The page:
The container can be a purpose-constructed bomb casing released from an aircraft, missile, rocket or artillery projectile which carry submunitions towards the target area and incorporate a system to release them close to or above the target area. It may also be a re-useable dispenser attached to an aircraft and designed to release the submunitions close to or above the target area.
These cluster weapons encompass the whole range of submunition types and, especially in the case of Multiple Launch Rocket Systems (MLRS), have the capacity to blanket large areas of territory with bomblets or mines from considerable distances. Submunitions or bomblets are explosive projectiles, which normally incorporate some design feature allowing them to separate and spread as they are dispensed from the container/dispenser in order to achieve the optimum ground coverage. There are four main categories of submunition:
Anti-personnel: normally a fragmentation bomblet with properties similar to a grenade.
Anti-tank/anti-materiel: its effect is to kill or injure
the tank crew, and cause the explosion of ammunition
carried in the tank.
Combined Effects Munition (CEM): a CEM submunition typically combines the properties of an anti-tank bomblet with the addition of an incendiary capacity to cover the impact area with burning fragments causing secondary fires especially where fuel is present.
Landmines: submunitions may be anti-tank or antipersonnel mines.
Cluster bombs are one of the cheapest air-delivered weapons
available. The cost per American BLU 97/B
bomblet is about US$60. By the end of the Vietnam War the cluster bomb was entrenched in western military thinking.
This was despite the fact that the US was defeated and appeared
to have achieved no sustainable battlefield
advantages from using more than 350 million bomblets of many different designs. In the United Kingdom, Hunting Engineering began developing the BL755 cluster bomb during the mid-1960s (a variant of this, the RBL755, was used by the Royal Air Force in Kosovo). By the 1970s all the major international powers had introduced cluster bombs into their armouries. There is no doubt that the US and Russian Federation military and many other forces perceive this kind of weapon technology as central to their existing and future war-fighting strategy.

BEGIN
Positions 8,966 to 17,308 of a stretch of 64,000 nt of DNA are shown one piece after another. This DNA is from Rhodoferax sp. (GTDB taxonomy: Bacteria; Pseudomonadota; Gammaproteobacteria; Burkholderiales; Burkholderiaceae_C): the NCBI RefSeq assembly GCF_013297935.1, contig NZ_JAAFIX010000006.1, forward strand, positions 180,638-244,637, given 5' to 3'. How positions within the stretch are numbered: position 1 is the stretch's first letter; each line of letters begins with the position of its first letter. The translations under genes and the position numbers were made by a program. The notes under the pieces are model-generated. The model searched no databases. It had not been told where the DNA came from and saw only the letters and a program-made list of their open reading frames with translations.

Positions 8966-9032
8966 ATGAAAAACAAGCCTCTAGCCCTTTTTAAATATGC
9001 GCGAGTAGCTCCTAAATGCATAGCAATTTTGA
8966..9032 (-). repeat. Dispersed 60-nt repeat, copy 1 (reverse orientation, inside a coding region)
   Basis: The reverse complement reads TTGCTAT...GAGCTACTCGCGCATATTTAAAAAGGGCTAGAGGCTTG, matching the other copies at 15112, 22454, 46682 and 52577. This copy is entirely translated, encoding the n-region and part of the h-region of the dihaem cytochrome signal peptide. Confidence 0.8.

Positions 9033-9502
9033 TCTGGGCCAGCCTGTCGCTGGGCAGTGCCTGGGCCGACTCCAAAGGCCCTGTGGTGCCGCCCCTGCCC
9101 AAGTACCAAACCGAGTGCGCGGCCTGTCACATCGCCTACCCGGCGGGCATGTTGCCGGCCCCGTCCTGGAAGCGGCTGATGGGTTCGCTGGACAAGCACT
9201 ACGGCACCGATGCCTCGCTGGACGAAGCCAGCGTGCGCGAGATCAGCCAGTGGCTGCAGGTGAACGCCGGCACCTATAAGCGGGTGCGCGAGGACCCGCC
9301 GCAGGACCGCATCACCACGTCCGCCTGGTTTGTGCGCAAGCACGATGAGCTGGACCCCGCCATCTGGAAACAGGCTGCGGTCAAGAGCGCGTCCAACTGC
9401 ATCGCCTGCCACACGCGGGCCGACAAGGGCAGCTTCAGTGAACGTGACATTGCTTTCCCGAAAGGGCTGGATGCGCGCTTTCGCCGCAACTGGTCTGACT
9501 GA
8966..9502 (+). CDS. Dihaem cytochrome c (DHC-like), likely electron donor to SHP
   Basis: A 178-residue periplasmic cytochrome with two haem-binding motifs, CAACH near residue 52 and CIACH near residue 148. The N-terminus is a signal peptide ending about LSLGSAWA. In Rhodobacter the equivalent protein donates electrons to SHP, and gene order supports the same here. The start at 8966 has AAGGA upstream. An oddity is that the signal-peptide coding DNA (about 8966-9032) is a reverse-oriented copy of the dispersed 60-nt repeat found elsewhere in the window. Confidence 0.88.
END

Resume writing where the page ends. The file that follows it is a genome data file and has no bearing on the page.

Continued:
The failure of cluster bombs to function as designed is one of the central concerns surrounding the weapon-type. Submunitions are prone to failure for a number of reasons:
Manufacture: damaged or faulty parts being in either the dispenser or one or more bomblet.
Movement and storage: weapons spend long periods of their
serviceable life in storage. Depending on the
professionalism of the forces involved, stores will be subject to varying levels of care, preservation and
servicing where errors may be made, leading to eventual failures in use. Transportation may result in
Loading, flight and landings: in wartime, under the pressures
of conflict, ground crews make mistakes and
the mechanical stresses of flying in combat increase the potential for failure.
Ground impact: the environment is critical in determining
the detonation as designed of all impactinitiated
bomblets. The ground surface must offer sufficient resistance to impact or the bomblet will not detonate. Mud, snow, sand and surface water all lead to substantial numbers of duds and also result in bomblets penetrating ground cover and going sub-surface.
The reliability of cluster bombs is further affected by plant overgrowth and forest. Bomblets strike trees during descent and get caught up. Since there is no impact, the bomblet fails to function. Alternatively, branches and overgrowth reduce the speed of falling bomblets which then fail to detonate on impact.
Recent debate about failure rates of cluster bombs has often
missed the point. The most common
misunderstandings are due to political, military and manufacturer statements referring to an overall failure rate for cluster bombs generally or for specific weapon types.
The most commonly quoted failure rate is five per cent. But in March 2000 the UN Mine Action Co-ordination Centre (UNMACC) in Pristina, Kosovo, had more details of estimated failure rates.
In Kosovo, preliminary statistics for the British RBL755 show that the failure rate is about 11-12 per cent. While the final figure will not be known until the last area has been cleared, it is highly likely that it will be at least 10 per cent, if not more.
- From Landmine Action, UK URL: http://www.landmineaction.org